Russia is becoming an increasingly attractive market for western retail groups, but the pace of development has been dramatically slower than in other parts of eastern Europe, with just a handful of established players already active there, notably Germany's Metro, Turkey's Ramstore and France's Auchan.
But as the Russian consumer market continues to grow, helped by decreasing inflation and consistent growth in GDP, as well as rising personal and disposable income levels, declining unemployment and developing western lifestyles, more companies are expected to take an interest, making market entry within the next year vital for Wal-Mart if it is to stay ahead of the competition, suggests a new report from British grocery think-tank, IGD.
"IGD estimates that the Russian market is worth around €108.8 billion, making it the fifth largest market in Europe, behind Germany, France, the UK and Italy," said the IGD chief executive Joanne Denney-Finch, "It is a developing market that offers large-scale growth opportunities, and as such fits with one of Wal-Mart's aims in its international expansion strategy - to target the largest markets."
According to IGD estimates, there are around 1,700 modern food retail outlets in Russia, accounting for just 8.3 per cent of total grocery sales, and the question, then, is perhaps not whether Wal-Mart will enter the Russian market but rather how.
Hypermarkets such as those operated by Wal-Mart were originally limited to Moscow and St Petersburg, the only cities where the population was considered high enough to justify investment, but with land prices rising rapidly there, other major regional cities are now also becoming popular, and companies seeking to invest there are likely to want to do so quickly before land costs go the same way.
Land in Russia is also taxed by the local authorities, and prices have risen dramatically over the last few years. Duties in central Moscow are as high as $2,000 a month per square metre, and as a result, some companies (such as Auchan) have positioned their stores outside the city limits. Here it is the Moscow regional (rather than municipal) authorities which levy duties, and the rates are a far more reasonable $880 per square metre.
With such a scarcity of cheap land, local companies have been particularly keen to snap up sites in anticipation of interest from foreign players. In the discount sector, for example, companies such as Pyaterochka and Kopeika have expanded rapidly in anticipation of the potential entry of German discounter Lidl, expanding from its base in Scandinavia.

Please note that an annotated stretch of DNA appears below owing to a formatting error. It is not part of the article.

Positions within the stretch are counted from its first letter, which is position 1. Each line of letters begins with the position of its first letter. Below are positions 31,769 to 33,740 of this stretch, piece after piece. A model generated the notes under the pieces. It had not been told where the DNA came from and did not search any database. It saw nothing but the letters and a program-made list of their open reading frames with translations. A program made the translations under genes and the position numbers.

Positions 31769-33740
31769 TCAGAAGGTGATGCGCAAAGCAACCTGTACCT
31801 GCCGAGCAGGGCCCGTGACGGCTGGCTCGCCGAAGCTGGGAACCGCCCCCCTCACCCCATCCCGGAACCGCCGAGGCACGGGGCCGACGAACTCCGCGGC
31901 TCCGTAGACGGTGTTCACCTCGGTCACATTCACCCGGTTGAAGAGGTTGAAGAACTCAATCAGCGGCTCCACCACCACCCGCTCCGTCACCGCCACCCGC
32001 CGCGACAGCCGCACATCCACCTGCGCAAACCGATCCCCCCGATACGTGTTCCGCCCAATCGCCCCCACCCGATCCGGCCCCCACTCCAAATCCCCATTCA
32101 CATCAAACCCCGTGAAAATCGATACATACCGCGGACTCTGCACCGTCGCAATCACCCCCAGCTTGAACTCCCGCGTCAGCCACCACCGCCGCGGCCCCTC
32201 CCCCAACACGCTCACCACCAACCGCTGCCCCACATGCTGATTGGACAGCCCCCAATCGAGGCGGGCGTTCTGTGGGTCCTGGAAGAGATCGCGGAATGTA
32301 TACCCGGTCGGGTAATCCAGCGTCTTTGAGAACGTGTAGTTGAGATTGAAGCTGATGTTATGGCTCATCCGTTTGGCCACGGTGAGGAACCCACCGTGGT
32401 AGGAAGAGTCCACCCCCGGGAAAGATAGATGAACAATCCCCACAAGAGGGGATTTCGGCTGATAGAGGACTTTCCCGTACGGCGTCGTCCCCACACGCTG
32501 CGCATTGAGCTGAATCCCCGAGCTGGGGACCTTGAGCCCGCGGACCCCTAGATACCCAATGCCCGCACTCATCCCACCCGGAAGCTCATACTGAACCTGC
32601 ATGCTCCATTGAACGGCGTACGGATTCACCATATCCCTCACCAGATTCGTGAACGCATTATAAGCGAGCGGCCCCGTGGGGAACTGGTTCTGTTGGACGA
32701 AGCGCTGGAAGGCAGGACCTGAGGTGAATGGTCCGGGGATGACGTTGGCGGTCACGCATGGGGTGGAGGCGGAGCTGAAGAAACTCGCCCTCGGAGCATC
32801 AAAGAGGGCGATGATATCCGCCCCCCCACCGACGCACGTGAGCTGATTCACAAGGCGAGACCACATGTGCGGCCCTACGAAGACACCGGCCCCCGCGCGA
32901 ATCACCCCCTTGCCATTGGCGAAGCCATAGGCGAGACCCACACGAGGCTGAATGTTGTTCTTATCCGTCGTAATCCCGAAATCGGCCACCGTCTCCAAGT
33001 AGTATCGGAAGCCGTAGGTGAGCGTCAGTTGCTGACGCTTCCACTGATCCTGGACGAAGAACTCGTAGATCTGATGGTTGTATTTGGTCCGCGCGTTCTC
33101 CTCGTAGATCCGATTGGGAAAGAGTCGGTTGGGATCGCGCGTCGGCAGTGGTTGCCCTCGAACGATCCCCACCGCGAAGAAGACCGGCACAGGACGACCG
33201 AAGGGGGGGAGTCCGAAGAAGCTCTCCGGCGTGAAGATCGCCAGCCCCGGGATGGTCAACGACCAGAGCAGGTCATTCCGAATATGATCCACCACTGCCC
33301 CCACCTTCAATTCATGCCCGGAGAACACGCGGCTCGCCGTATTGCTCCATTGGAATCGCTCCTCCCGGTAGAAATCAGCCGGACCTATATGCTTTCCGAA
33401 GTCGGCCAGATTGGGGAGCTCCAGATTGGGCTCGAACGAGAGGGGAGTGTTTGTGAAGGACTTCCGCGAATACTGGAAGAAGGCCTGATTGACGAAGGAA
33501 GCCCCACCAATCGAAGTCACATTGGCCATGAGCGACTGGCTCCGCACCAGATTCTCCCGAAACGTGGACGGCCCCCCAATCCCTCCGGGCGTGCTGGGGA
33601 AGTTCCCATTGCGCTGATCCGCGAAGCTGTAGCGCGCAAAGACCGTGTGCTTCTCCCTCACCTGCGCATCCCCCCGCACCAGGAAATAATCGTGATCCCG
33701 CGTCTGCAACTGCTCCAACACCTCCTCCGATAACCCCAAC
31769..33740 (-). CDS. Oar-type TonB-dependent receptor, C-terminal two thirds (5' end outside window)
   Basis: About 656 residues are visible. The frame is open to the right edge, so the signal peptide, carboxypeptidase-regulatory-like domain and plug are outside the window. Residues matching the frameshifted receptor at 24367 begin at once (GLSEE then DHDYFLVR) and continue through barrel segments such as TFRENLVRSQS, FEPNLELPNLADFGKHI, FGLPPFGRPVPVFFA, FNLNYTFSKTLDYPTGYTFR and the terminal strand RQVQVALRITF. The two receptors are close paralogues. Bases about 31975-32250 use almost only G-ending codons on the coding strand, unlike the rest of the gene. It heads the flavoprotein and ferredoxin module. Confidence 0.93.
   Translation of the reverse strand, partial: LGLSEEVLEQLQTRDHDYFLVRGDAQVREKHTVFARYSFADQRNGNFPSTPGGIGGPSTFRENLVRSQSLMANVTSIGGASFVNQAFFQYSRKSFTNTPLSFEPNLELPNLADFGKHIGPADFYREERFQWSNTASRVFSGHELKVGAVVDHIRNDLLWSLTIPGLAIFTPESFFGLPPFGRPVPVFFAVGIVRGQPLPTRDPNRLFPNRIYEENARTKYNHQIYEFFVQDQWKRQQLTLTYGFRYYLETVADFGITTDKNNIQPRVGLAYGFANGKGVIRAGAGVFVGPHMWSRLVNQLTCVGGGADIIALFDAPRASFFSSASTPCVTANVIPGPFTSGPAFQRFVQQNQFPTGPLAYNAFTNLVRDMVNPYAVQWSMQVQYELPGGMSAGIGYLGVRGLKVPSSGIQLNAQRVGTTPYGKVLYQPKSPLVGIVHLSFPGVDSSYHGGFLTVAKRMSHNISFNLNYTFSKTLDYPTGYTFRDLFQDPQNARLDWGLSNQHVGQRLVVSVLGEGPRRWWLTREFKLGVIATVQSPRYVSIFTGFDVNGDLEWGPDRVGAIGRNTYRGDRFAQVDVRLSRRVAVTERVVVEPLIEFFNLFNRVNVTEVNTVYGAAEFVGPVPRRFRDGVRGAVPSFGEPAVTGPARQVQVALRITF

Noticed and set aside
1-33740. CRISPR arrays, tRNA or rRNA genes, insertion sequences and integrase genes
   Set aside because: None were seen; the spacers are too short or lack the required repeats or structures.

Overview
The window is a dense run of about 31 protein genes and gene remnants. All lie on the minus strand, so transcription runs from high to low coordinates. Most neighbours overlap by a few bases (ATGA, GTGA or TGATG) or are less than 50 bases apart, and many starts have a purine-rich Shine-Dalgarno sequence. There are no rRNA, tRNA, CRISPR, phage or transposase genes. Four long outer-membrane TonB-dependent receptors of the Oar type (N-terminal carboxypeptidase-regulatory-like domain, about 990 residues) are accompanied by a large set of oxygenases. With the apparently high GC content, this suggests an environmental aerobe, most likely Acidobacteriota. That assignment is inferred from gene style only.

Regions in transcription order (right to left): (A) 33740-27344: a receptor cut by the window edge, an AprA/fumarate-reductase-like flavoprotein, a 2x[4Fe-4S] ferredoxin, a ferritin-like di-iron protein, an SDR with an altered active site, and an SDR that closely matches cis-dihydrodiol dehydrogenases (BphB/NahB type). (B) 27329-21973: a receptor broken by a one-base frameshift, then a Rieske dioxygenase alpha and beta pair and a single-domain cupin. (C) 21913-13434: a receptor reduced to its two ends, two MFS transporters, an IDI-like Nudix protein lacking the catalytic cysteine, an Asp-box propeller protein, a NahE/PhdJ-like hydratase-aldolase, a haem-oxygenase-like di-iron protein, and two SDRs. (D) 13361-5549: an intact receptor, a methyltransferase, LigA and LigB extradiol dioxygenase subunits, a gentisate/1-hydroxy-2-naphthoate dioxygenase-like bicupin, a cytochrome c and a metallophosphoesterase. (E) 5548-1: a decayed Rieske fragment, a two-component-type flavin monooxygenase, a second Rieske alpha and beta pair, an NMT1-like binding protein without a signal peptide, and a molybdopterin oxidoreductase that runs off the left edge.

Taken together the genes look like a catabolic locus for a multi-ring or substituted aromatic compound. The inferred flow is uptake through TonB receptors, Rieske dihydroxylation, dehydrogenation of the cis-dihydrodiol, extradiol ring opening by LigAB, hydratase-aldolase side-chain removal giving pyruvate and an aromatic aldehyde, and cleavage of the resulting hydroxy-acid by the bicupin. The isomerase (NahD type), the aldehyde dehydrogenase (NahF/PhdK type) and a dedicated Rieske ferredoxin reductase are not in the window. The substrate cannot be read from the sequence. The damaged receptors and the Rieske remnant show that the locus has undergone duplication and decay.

This phenomenon is not limited to the discount sector, however, and Wal-Mart needs to act quickly to head off competition from other local players such as Magnit, Perekriostok, and Sedmoy Continent, let alone from Auchan, Metro or Ramstore.
Wal-Mart's options include the acquisition of a local player - IGD suggests Okay or Lenta as possible targets, though both are present predominantly in St Petersburg - or joining forces with a consortium of local investors or retailers to develop its own chain of stores there.
Given the complexity of the Russian bureaucratic system, the latter option might help the US group navigate its way more effectively. However, the situation is changing rapidly as the legislators realise that facilitating retail expansion through simpler rules is likely to lead to greater revenues in the future: in short, more stores pay more taxes.
Another option for Wal-Mart suggested by IGD is the takeover of an international group already present in Russia, with Auchan the most likely target, not least because that would give the US giant a solid footing in three other core European markets (France, Spain and Italy) as well as in other central and eastern European countries such as Poland and Hungary.
However it decides to enter Russia - should it decide that at all - the going will not be easy, not even for a company the size of Wal-Mart. IGD points out that the retail market has developed faster than the infrastructure needed to support it, meaning that delivery reliability is poor.
Furthermore, the report suggests, productivity levels remain low - the concept of pay being related to performance remains alien to many Russian workers, IGD suggests - although this is expected to change rapidly as more players enter the market and employees understand what is expected of them.